The Motley Fool

Are UOB Shares Cheap at a Share Price of S$25.50?

United Overseas Bank Ltd (SGX: U11), or UOB for short, is one of the three major banks in Singapore. Shares in UOB have been coming down recently; from a 52-week high of around S$28 at the end of April 2019, the stock has fallen some 9% to S$25.50 on Friday.

Does the decline present an opportunity for contrarian investors to pick up the bank’s shares cheaply? Let’s find out by analysing a few aspects of UOB’s business.

Growth in business

The net asset value (NAV) is the difference between a company’s assets and its liabilities. It also shows the company’s net worth. By analysing a bank’s net worth over the years, we can see how much the bank’s capital has grown. Over the long term, a bank’s share price tends to increase in line with its capital growth.

UOB had a NAV per share of S$17.09 in 2014. This figure had constantly climbed each year to reach S$21.31 in 2018. Therefore, the bank’s net worth has increased at a rate of 5.7% annually.

Show me the dividends

Income investors also tend to look out for dividend growth from the bank. In this respect, UOB has done well.

UOB’s total dividend has climbed by 12.5% annually, from S$0.75 per share in 2013 to S$1.20 per share in 2017, including special dividends. Without the special dividends paid out in 2014, 2017, and 2018, the dividend growth would be lower at 9.3%.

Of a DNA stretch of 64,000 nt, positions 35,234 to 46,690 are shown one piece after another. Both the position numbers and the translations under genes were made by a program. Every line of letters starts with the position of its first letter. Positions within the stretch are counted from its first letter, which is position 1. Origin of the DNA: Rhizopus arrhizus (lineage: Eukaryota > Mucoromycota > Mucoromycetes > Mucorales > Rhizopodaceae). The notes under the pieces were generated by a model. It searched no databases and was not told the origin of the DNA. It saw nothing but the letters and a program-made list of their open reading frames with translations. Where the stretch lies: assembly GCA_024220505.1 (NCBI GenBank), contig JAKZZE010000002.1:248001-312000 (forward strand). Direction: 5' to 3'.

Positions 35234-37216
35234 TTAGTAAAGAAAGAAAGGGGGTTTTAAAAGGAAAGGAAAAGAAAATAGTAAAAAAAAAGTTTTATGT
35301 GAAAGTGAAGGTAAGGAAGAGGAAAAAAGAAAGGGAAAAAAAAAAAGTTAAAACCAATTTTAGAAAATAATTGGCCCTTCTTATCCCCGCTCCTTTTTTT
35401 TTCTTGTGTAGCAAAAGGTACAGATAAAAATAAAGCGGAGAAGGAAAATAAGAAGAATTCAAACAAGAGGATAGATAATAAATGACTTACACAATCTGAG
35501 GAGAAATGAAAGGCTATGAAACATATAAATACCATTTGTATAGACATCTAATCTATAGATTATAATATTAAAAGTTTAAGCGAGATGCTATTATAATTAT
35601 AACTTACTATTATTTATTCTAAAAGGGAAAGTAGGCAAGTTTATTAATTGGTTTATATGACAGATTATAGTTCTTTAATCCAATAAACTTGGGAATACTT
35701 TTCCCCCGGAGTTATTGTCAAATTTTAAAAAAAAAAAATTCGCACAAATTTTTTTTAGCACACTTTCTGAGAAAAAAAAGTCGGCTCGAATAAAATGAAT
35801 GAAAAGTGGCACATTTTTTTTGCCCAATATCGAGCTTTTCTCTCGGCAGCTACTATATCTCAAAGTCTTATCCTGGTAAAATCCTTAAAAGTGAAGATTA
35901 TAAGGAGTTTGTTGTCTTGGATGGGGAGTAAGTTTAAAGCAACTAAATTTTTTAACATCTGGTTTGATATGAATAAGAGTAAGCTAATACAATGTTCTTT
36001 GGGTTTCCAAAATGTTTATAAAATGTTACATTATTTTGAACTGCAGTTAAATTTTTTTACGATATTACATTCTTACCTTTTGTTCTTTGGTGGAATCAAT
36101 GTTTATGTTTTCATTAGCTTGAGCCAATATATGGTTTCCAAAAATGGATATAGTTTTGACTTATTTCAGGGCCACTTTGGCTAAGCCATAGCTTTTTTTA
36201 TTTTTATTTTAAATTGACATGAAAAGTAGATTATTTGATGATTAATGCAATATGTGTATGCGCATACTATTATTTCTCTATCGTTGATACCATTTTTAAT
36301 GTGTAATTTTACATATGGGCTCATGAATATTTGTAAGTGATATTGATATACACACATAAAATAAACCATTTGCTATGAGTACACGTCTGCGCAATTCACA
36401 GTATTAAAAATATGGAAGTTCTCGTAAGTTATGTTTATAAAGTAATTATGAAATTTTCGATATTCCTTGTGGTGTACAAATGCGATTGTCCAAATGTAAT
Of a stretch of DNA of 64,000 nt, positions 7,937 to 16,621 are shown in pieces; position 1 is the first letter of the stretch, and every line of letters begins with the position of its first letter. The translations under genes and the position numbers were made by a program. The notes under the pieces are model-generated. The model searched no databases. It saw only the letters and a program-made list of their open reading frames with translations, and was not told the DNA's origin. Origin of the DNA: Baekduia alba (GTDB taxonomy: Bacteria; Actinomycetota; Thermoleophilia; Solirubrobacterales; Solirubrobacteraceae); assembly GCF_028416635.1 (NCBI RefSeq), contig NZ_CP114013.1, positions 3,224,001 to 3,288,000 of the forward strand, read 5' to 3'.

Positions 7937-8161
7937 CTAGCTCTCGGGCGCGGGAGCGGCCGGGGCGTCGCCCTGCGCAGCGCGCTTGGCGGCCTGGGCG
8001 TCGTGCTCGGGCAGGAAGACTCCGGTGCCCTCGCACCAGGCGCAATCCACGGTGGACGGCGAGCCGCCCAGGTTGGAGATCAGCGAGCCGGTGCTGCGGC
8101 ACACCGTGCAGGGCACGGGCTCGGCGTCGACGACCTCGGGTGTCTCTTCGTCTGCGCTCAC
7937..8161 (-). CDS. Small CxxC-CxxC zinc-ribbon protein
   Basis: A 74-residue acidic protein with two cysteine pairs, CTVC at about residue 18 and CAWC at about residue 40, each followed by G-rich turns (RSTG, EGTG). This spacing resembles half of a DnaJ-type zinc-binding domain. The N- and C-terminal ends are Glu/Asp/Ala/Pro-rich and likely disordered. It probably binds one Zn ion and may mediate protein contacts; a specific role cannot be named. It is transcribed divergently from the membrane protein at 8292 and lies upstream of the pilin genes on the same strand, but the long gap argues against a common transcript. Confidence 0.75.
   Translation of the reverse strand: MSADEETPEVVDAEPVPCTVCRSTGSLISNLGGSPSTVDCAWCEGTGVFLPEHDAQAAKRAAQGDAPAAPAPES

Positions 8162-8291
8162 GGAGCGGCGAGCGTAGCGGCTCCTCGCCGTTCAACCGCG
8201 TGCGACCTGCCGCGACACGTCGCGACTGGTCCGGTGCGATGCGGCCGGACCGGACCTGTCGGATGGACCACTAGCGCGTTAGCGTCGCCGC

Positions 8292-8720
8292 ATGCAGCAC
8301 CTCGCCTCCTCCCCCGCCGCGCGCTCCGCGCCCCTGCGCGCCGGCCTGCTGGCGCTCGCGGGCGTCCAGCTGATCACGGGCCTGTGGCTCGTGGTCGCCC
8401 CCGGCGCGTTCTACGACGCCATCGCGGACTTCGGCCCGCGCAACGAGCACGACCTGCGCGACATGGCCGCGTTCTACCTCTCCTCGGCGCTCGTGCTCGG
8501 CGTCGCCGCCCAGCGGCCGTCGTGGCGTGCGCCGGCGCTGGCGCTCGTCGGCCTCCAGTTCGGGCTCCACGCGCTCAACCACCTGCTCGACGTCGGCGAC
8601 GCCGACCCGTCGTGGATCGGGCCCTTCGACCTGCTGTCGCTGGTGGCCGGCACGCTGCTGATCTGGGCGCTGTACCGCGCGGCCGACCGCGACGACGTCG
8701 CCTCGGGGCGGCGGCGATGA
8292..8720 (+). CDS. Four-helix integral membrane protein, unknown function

In the 2019 second-quarter, UOB increased its interim dividend by 10% to S$0.55 per share from S$0.50 per share one year ago.

What’s the value?

Here’s a snapshot of UOB’s valuations over the last five financial years:Source: UOB 2018 annual report

From 2014 to 2018, UOB’s dividend yield (including special dividends) ranged from 3.4% to 4.5%, with an average of 4.0%. In terms of price-to-earnings (PE) ratio, it was between 10.0 and 11.7, giving it an average ratio of 11.1. As for its price-to-book (PB) ratio, it fluctuated from 1.0 to 1.3, translating to an average of 1.2.

At Friday’s share price of S$25.50, UOB had a dividend yield (including special dividend) of 4.9%, PE ratio of 10.5 and a PB ratio of 1.2. UOB has a better dividend yield and PE ratio as compared to the average but the PB ratio is on par with the mean.

For added perspective, on 6 September 2019, the SPDR STI ETF (SGX: ES3) had a PE ratio of 10.5, PB ratio of 0.9 and a distribution yield of 3.8%. The SPDR STI ETF is an exchange-traded fund that replicates the performance of the Straits Times Index (SGX: ^STI).

The Foolish takeaway

UOB’s shares have seen some weakness recently due to the macro-economic headwinds, such as the US-China trade war. With that, the stock looks like an attractive buy due to its high dividend yield and lower than average PE ratio.

However, investors who purchase UOB shares must have the stomach to ride out any volatility in the share price in the near term. Over the long term, though, economic growth in this part of the region bodes well for the bank’s prospects.

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The information provided is for general information purposes only and is not intended to be personalised investment or financial advice. The Motley Fool Singapore has recommended shares of United Overseas Bank Ltd. Motley Fool Singapore contributor Sudhan P doesn’t own shares in any companies mentioned.